Giuseppe Verdi (1813-1901) is one of the greatest opera composers, and arguably the most popular of all. His name is synonymous with the history of Italian music in the second half of the 19th century, his work is central to the repertory of every opera house in the world. He is sometimes compared with Shakespeare, whom he adored, though he spoke little English and knew the Bard’s work only in translation.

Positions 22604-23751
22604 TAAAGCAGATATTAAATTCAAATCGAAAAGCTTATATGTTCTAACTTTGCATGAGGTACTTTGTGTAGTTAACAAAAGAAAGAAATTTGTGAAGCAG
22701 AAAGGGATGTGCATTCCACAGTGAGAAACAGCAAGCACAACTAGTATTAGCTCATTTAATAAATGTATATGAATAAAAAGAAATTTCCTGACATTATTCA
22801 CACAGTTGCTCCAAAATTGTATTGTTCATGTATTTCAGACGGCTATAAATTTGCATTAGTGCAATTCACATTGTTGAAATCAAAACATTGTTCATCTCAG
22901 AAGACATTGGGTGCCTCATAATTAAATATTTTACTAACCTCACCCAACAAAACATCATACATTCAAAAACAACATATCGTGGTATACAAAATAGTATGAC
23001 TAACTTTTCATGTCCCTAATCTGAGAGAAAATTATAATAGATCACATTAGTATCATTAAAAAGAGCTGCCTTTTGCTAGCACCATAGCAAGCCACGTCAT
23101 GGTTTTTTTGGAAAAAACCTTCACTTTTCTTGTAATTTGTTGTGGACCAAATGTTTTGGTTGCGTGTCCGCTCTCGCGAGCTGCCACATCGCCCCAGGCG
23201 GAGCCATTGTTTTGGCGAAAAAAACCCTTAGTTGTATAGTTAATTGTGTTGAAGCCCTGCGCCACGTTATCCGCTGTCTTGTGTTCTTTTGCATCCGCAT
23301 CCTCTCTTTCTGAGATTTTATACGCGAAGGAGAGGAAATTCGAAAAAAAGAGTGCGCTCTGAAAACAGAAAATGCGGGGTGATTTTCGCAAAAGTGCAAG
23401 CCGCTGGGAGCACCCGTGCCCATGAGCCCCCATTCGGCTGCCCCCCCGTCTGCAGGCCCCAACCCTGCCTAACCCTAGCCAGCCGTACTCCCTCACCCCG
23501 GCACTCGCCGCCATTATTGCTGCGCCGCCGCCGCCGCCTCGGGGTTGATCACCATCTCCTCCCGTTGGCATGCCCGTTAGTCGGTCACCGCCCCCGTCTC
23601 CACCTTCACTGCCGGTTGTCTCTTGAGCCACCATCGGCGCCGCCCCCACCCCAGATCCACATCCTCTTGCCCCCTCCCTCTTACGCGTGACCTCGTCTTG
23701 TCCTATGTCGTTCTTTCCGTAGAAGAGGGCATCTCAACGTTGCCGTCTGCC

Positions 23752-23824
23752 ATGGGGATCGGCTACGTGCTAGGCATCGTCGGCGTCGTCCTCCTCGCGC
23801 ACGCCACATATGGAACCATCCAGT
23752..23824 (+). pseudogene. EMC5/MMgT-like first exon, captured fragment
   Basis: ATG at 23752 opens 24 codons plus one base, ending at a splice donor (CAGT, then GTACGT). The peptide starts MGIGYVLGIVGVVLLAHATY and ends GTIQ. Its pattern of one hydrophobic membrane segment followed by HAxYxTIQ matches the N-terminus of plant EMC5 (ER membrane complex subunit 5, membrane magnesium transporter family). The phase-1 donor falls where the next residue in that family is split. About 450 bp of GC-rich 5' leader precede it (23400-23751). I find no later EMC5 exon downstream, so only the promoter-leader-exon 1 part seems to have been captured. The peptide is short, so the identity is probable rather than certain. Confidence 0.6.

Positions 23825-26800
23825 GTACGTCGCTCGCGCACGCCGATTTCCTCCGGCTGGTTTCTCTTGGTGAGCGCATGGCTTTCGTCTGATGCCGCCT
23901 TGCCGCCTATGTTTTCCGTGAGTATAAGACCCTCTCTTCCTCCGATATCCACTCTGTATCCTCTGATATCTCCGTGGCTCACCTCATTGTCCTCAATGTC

Verdi was an outstanding melodist, and some of his arias and choruses – such as La Donna è Mobile from Rigoletto, La Traviata’s Brindisi (the drinking song) and the Anvil Chorus from Il Trovatore – are familiar to millions. In Italy, the Chorus of Hebrew Slaves from Nabucco has long been associated with national unity and solidarity. The Grand March from Aida, meanwhile, has become a staple of the brass band repertory and is sometimes used at weddings, and Verdi’s music can be heard on the soundtracks of films from Zack Snyder’s 300, Claude Berri’s Manon des Sources to Luchino Visconti’s Senso, it has advertised lager, jeans and pasta sauce. It even features in the video game Grand Theft Auto.